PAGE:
foreswear anonymous sources altogether. This is high-minded foolishness.
Without the option of protecting sources, with recourse only to an
increasingly redacted public record, the coverage of government and other
powerful institutions would tend more and more toward press-conference
stenography. Many important stories would not be reported at all. To pick
one current example: the humanitarian crisis in Myanmar, where a zealously
secretive regime requires us to withhold the identity not only of our
sources but of our reporters in the field.
— But, as a general rule, stories based on unnamed sources
generally are less convincing than those based on named sources and
documents. And the cumulative reliance on unnamed sources can erode our
credibility. Anonymity should not be granted casually. It should not be an
automatic or assumed transaction between reporter and source. We expect
reporters to press sources to stand by their statements, on the record.
— When we agree to protect the identity of a source, we owe readers
as much information as we can supply to help them judge whether the source
is credible. That means we want to tell readers how the source was in a
position to know. (Was he in the room? Did she read the document?) And it
means we want to inform readers whether the source had a bias or an ax to
grind. Sometimes a source’s affiliation tells you most of what you need to
know. There is, on the face of it, something ludicrous about a government
or corporate "spokesman" insisting on not being identified by name; we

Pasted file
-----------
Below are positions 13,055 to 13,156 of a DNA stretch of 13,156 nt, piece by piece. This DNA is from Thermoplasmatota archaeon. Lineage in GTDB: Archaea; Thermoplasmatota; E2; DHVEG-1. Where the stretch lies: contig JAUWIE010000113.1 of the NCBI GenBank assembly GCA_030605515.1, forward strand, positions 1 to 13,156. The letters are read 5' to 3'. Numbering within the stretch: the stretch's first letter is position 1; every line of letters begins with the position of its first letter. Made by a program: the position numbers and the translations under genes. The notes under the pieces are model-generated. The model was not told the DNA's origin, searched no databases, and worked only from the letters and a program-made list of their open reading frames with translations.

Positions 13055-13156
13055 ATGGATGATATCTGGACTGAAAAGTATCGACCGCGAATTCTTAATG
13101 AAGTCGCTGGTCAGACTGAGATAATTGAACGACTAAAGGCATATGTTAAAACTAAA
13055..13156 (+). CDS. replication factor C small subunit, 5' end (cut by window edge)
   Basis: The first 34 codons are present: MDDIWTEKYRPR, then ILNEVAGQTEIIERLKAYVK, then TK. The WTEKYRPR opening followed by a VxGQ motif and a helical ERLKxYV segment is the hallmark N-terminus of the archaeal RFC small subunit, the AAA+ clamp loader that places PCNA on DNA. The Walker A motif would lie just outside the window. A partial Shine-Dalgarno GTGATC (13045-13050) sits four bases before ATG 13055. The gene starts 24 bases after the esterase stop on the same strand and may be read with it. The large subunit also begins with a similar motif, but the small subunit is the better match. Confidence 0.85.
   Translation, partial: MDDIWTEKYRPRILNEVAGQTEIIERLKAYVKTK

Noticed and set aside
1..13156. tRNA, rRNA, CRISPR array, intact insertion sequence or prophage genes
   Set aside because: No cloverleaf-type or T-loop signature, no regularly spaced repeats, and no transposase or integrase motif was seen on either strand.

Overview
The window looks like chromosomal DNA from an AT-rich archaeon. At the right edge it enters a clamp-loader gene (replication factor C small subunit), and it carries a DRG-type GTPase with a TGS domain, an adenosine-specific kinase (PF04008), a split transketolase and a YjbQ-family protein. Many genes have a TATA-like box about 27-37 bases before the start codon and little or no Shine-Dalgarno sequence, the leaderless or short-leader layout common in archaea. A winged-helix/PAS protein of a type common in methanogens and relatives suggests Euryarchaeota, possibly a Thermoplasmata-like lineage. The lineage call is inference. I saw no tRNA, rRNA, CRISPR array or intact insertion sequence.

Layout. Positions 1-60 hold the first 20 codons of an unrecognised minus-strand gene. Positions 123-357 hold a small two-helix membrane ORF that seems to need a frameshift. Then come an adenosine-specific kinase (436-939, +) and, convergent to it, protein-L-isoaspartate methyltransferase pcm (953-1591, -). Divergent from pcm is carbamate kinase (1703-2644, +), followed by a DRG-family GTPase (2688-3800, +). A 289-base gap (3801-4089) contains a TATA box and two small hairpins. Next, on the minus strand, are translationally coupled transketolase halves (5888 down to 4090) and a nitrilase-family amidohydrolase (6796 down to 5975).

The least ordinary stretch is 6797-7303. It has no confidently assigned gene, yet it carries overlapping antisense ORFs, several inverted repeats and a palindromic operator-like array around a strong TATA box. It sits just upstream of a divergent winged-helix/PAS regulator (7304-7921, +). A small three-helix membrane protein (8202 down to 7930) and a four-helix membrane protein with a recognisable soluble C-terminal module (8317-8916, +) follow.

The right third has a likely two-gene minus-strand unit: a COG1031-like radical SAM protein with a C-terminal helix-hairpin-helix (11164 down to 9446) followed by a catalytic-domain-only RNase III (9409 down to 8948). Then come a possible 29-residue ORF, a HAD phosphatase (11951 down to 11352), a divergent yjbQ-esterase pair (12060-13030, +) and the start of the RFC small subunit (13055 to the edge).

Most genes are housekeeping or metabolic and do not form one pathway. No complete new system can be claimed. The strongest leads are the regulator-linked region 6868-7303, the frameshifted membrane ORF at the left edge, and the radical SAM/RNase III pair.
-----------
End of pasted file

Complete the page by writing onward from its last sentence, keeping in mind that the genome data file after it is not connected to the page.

should push such sources to speak for attribution. But at least in the case
of an unnamed "spokesman" the reader is left in little doubt about the
person’s point of view. We can assume the person is passing along the
viewpoint of the agency/company/institution he or she is paid to represent.
— We avoid letting sources hide behind anonymity for the purpose of
partisan or personal attack. If such opinions are worth reporting and
cannot be specifically attributed, they may be paraphrased or described
after consultation with an editor. But, as the 2004 memo put it, "The vivid
language of direct quotation confers an unfair advantage on a speaker or
writer who hides behind the newspaper…" This is not to say that we
proscribe all opinions expressed by anonymous sources. One of the critical
elements of our reporting about the NSA’s warrantless eavesdropping program
was the opinion of lawyers inside the government that the program might be
illegal.
— Quantity is not the same as quality, which is why we do not have a
"two source rule" or a "three source rule." One actual participant in an
event may be better than three people who heard about it third-hand, or
from one another. One neutral witness may be more valuable than a crowd of
partisans.
— It is sometimes helpful to inform the reader why we have allowed
the source to be anonymous. Sometimes the reason is so obvious that stating
it feels silly, but sometimes the answer is interesting and may help the
reader appraise the source’s motivation. We should do it deftly, without
falling into formulaic expressions that don’t mean much.
— In a case where an article depends heavily on anonymous sources
who have a common reason to insist on anonymity, a well-crafted sourcing
paragraph — conveying the number and quality of sources and the reason
they refused to be identified — may be more helpful to readers than
repeating the same sourcing
boilerplate over and over.
— At least one editor must know the identify of a source. With that
knowledge comes the responsibility to enforce the rules listed above — to
question whether the anonymity is justified, to assure that we’ve told the
reader all we can about the credibility of a source. By the way, Craig
Whitney, who does regular spot checks, said he has rarely come across an
instance where an unnamed source was not known to an editor.

Bill